We played through the first stage, using pedestrian pistols and taking advantage of an intuitive cover system which allowed for vaulting, cornering, sprinting and sliding behind barriers. I should note that all three times we played the first mission we ran into the same camera-breaking bug. I resolved the issue by resetting the checkpoint twice and using the “Leap” feature once. It may be patched out of existence by the time you get your hands on the game. Either way, it was a quick fix and the only real technical issue I had with the title. After the characters got their “What were they working on?” lines out of the way we procured our Fuse weapons. That’s when the game took off.

The ensuing firefights were fierce and brutal. Melee takedowns, whether initiated stealthily or in the heat of battle, were violent and satisfying. Enemy soldiers sniped, flanked, and used grenades to great effect. There were a variety of baddies, from standard grunts, to jetpacking shotgunners, to fully armored soldiers operating artillery-wielding mech-like suits. Relying on standard firearms was a death sentence. That’s where the Fuse-powered Xenotech weapons steal the show.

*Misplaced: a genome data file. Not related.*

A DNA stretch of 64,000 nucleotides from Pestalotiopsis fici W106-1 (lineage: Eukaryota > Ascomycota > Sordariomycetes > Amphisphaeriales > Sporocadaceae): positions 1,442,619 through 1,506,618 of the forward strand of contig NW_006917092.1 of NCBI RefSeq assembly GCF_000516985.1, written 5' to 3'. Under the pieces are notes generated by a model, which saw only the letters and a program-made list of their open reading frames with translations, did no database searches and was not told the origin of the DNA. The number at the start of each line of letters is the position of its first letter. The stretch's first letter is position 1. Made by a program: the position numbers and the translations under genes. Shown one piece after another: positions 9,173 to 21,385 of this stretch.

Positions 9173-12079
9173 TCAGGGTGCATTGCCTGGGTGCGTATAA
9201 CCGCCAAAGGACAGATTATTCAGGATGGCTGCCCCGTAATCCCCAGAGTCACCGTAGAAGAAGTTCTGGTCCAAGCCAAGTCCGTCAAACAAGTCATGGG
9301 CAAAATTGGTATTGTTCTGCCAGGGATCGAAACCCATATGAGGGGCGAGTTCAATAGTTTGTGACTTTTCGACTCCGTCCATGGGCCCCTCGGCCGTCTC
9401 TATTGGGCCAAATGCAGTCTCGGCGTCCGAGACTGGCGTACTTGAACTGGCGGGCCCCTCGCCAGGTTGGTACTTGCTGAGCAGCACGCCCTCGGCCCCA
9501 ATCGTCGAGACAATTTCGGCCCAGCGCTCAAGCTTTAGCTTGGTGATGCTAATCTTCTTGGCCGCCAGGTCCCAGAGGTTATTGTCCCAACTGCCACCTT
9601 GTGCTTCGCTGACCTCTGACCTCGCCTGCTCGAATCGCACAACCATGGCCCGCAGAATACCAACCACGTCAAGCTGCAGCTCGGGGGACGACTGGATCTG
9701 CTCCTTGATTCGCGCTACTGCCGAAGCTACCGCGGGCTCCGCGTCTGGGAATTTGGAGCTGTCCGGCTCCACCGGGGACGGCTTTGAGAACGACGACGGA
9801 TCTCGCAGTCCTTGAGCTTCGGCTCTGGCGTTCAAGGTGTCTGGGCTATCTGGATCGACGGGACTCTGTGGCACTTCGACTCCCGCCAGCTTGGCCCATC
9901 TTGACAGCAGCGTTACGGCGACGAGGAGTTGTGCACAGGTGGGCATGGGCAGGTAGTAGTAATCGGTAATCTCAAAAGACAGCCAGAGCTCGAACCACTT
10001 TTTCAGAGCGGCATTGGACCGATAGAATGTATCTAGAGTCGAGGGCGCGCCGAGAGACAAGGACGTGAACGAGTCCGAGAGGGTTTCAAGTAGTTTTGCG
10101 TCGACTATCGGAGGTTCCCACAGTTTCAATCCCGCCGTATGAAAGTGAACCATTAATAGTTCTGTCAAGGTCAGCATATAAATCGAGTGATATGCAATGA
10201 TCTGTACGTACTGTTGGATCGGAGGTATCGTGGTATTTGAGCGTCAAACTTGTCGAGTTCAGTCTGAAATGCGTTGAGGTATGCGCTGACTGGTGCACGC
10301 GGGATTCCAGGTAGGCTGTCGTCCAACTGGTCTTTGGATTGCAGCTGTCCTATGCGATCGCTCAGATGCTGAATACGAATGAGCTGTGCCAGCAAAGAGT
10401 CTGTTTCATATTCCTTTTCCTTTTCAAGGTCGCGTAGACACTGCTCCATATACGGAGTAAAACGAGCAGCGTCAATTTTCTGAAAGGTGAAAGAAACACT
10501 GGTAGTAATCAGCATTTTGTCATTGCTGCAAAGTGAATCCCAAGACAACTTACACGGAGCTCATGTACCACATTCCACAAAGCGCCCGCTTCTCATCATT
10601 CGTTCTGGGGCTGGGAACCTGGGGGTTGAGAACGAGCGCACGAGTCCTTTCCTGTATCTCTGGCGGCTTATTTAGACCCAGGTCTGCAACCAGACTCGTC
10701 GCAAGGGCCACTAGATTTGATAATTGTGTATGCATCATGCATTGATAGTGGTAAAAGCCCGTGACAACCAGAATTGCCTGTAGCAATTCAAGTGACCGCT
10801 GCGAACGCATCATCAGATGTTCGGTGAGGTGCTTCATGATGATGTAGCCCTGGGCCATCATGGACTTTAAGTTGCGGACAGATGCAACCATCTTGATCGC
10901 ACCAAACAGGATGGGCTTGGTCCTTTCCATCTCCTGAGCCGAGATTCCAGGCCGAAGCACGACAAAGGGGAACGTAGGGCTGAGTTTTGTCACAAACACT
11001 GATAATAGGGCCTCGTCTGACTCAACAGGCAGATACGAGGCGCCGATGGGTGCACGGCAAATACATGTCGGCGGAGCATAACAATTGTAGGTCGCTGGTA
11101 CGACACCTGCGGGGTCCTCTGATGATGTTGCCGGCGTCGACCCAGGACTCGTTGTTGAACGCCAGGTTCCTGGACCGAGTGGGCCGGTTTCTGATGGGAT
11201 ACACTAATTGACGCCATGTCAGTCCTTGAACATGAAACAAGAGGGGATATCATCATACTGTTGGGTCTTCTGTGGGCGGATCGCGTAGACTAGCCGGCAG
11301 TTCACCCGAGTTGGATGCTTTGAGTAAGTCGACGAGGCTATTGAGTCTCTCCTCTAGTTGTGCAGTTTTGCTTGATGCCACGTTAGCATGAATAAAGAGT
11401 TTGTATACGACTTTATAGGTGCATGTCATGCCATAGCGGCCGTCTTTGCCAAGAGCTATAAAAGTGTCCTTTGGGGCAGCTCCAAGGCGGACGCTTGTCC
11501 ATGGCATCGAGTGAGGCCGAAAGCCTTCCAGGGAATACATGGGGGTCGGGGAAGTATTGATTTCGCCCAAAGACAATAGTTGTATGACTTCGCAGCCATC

All four characters have their own unique Fuse weapons and abilities. Dalton has an enemy squishing Magshield. Jacob wields a scoped Arcshot for sniping. Naya carries a Warp Rifle which can implode enemies. Izzy is armed with a Shattergun which can grotesquely freeze soldiers in place. Each character will earn an incredibly useful secondary ability early in the game. These little extras, like a stand alone shield, cloaking, and an AoE health beacon, make the more furious firefights (and all of the Echelon maps) possible.

The most important thing to realize is that nearly all the special weapons and abilities are based on cooperative play. Dalton’s Magshield provides mobile cover for teammates. Naya can infiltrate enemy lines using her cloaking abilities, allowing her to not only flank fire positions, but to tag crowds with her Warp Rifle before sucking her foes into oblivion. Jacob can lay traps with his Arcshot and do massive damage to armored targets. Izzy’s enemy stopping Shattergun is great for crowd control. When we used our abilities together, like warping away enemies who had already been frozen with a Shattershot, we were rewarded with XP bonuses. More XP netted us more skills which allowed us to kill more bad guys with greater ease. And isn’t that what it’s really all about?